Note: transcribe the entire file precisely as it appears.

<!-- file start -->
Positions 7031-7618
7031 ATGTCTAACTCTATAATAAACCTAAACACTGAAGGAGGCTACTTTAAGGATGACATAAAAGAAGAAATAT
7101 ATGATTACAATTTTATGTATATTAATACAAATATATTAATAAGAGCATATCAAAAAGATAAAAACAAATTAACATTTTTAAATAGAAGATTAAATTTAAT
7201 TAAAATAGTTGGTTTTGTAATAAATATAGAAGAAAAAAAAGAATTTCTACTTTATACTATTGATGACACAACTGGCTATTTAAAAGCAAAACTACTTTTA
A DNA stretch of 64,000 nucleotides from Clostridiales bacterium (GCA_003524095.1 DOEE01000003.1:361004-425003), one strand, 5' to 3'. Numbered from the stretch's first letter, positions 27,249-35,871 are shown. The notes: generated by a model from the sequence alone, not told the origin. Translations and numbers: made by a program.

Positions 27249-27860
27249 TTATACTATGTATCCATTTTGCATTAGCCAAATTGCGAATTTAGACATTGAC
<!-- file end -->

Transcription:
Positions 7031-7618
7031 ATGTCTAACTCTATAATAAACCTAAACACTGAAGGAGGCTACTTTAAGGATGACATAAAAGAAGAAATAT
7101 ATGATTACAATTTTATGTATATTAATACAAATATATTAATAAGAGCATATCAAAAAGATAAAAACAAATTAACATTTTTAAATAGAAGATTAAATTTAAT
7201 TAAAATAGTTGGTTTTGTAATAAATATAGAAGAAAAAAAAGAATTTCTACTTTATACTATTGATGACACAACTGGCTATTTAAAAGCAAAACTACTTTTA
A DNA stretch of 64,000 nucleotides from Clostridiales bacterium (GCA_003524095.1 DOEE01000003.1:361004-425003), one strand, 5' to 3'. Numbered from the stretch's first letter, positions 27,249-35,871 are shown. The notes: generated by a model from the sequence alone, not told the origin. Translations and numbers: made by a program.

Positions 27249-27860
27249 TTATACTATGTATCCATTTTGCATTAGCCAAATTGCGAATTTAGACATTGAC